Outdoor Power Outlet

By , June 11, 2014

On June 1st I opened my Franklin Planner to find the following task on that day’s page: “Make an outdoor outlet.” Accompanying notes explained further: “Set up a through-wall power cord for outdoor Christmas lights, etc.”

Back in December I saw the advantage of running power outside the cabin in a way that didn’t compromise the cabin’s insulation. I also realized that this job would be a lot easier in summer than in winter. I chose the date at random and made a note to myself; I assumed correctly that the weather would be pretty amenable to the task by June. I installed it yesterday.

Outside power! (Photo: Mark A. Zeiger)J.

Outside power! (Photo: Mark A. Zeiger).

I needed to drill a hole through the log wall. I’ve done this twice before in the past, but this time my hole could be considerably smaller—too small, it turned out, for the nose of my power drill to enter for the deepest drilling.

I started the hole with a spade bit until I drilled too deep for the power drill. I then took apart my hole saw mandrel and affixed it to a long drill bit, and bored the rest of the hole without too much trouble.

A hole saw can only drill so deep, but a friend taught me to drill to the limit, remove the hole saw, and break out the center wood with a screw driver. I repeat this as needed until I cut through to the other side.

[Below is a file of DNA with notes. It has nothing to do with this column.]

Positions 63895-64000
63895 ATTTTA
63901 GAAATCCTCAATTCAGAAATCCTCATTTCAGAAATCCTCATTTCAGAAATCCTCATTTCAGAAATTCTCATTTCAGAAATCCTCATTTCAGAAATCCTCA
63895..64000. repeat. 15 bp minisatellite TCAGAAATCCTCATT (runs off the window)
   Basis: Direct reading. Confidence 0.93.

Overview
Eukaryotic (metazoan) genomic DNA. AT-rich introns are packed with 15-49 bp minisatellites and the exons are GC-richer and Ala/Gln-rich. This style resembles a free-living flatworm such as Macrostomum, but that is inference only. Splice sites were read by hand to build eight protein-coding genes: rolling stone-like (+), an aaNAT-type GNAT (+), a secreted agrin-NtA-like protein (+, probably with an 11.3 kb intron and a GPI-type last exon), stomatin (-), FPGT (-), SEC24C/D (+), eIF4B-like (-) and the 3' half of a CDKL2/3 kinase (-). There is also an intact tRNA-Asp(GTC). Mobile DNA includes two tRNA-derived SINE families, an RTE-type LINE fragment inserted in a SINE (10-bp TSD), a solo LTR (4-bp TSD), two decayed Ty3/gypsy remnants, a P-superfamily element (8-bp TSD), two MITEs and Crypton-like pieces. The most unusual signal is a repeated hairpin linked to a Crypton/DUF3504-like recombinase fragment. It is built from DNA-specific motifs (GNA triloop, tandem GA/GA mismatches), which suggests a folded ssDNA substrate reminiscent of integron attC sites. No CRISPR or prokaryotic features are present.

The hole with a short (10 ft) extension cord inserted (Photo: Mark A. Zeiger)J.

The hole with a short (10 ft) extension cord inserted (Photo: Mark A. Zeiger).

I ran a short extension cord through the hole. I’d already found a water resistant power coupling capsule at one of our local hardware stores. I secured it to the wall with gasketed roofing screws. Now we can run inverter power to the outside for whatever we need. Between uses, the green capsule remains relatively unobtrusive.

I’ll be especially glad I took care of this when Christmas comes again (see Lighting a Candle in the Darkness). The components will be in place when needed, rather than adding to the list of steps necessary to light the cabin for the season.

The closed capsule, with the extension cord end inside (Photo: Mark A. Zeiger)J.

The closed capsule, with the extension cord end inside (Photo: Mark A. Zeiger).

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